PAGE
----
Tribute to an Indian poet unveiled

Home > >

print dictionary print

Tribute to an Indian poet unveiled

테스트

Meira Kumar, speaker of India’s lower house, center left, and Park Hee-tae, speaker of Korea’s National Assembly, center right, unveil a bronze bust of Indian poet Gurudev Rabindranath Tagore, who wrote “The Lamp of the East” (1929), on Wednesday in Daehangno, central Seoul. The poem describes Tagore’s hope for Korea’s revival during the Japanese occupation of 1910-1945. [YONHAP]


A bronze bust of renowned Indian poet Gurudev Rabindranath Tagore (1861-1941) was unveiled Wednesday in Daehangno, the cultural heart of Seoul, to celebrate the 150th birthday of the first non-European to win the Nobel Prize for Literature.

In Korea, Tagore is known for his poem, “The Lamp of the East” (1929), which describes his hope for Korea’s revival during the Japanese occupation of 1910 to 1945.

Donated by the Indian government and carved by Indian sculptor Gautam Pal, the 1.2-meter (3.9-foot) tall sculpture was unveiled at a ceremony attended by about 40 high-ranking Korean and Indian officials, including Meira Kumar, speaker of India’s lower house, and Park Hee-tae, speaker of Korea’s National Assembly.

“It is a historic event to hold an unveiling ceremony for a sculpture of Tagore, India’s spiritual force,” Park said. “I hope Korea and India can develop a sincere relationship, taking this opportunity to lead not just Asia but the world.”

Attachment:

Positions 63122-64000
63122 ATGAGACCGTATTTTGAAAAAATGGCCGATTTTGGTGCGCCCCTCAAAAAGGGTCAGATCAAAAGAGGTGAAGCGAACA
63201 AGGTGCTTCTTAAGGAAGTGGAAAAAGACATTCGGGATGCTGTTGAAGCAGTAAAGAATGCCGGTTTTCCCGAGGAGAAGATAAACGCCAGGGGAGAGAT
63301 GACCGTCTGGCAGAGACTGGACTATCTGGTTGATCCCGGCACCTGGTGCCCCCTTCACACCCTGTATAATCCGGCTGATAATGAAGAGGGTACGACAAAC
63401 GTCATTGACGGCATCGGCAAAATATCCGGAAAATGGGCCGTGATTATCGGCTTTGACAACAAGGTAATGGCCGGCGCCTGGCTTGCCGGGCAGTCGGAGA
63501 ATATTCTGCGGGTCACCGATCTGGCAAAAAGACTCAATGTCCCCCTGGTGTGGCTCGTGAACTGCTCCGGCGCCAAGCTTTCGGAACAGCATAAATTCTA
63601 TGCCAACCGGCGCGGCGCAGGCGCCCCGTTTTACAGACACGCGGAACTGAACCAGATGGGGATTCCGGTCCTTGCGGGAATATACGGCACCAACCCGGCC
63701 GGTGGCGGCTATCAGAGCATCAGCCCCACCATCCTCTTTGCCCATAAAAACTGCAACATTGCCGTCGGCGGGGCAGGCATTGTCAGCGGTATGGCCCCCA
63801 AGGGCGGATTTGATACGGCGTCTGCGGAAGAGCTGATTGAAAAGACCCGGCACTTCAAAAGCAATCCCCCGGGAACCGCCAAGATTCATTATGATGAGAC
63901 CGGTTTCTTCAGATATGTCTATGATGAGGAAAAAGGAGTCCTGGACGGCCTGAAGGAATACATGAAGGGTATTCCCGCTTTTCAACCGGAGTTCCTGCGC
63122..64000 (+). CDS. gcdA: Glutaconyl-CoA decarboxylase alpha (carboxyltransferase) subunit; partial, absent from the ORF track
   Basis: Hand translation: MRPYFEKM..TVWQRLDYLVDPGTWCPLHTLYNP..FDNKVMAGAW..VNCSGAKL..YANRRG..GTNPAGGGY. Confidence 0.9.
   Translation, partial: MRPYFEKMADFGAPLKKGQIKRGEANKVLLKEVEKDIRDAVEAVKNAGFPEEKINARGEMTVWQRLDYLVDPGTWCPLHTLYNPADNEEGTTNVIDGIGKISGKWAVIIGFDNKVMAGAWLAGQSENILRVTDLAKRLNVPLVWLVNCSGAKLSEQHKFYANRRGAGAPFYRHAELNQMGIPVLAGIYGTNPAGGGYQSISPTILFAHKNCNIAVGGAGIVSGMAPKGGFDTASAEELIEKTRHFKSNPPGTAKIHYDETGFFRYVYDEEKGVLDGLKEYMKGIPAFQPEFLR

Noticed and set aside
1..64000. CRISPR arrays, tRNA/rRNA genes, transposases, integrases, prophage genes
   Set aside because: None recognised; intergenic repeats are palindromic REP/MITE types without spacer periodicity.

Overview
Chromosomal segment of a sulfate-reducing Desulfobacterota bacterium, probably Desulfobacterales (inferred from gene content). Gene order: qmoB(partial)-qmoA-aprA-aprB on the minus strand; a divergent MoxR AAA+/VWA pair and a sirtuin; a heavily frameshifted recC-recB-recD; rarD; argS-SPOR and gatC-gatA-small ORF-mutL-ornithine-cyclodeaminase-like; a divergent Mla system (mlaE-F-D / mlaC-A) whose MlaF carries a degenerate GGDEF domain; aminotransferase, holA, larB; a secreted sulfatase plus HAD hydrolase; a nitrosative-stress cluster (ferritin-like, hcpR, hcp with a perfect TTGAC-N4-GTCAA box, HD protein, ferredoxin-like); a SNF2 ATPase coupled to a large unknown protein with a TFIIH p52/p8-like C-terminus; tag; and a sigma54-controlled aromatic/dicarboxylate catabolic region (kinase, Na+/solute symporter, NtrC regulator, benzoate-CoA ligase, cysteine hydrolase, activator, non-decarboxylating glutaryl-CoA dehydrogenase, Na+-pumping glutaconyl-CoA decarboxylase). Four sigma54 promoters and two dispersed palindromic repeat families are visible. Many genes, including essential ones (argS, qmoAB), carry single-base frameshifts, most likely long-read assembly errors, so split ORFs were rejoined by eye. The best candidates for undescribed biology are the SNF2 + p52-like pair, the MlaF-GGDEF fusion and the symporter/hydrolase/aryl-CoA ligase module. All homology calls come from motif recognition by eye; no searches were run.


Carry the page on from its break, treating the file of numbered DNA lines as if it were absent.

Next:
Referring to “The Lamp of the East,” Park said, “This poem provided hope to many Koreans in dark times, during the Japanese colonial period.”

Kumar, who was in Korea to participate in the G-20 Seoul Speakers’ Consultation 2011, also delivered a speech at the ceremony.

According to the government, in March, she met with Park in India, where she emphasized Korea’s potential, citing Tagore’s poem.

“India in the 19th and 20th centuries was at the forefront of the anti-colonial struggle and was in solidarity with Korea’s own fight against imperialism and foreign occupation,” Kumar said. “If India and Korea are vibrant democracies and liberal societies today, we owe this in no small measure to inspiring personalities like Tagore.”

Mo Chul-min, first vice minister of culture, sports and tourism, said in a speech at the ceremony, “I hope people in both countries will increase mutual understanding and goodwill through cooperative programs organized by the two governments.”


By Kim Hee-jin [heejin@joongang.co.kr]
Log in to Twitter or Facebook account to connect
with the Korea JoongAng Daily
help-image Social comment?
lock icon

To write comments, please log in to one of the accounts.

Standards Board Policy (0/250자)

What’s Popular Now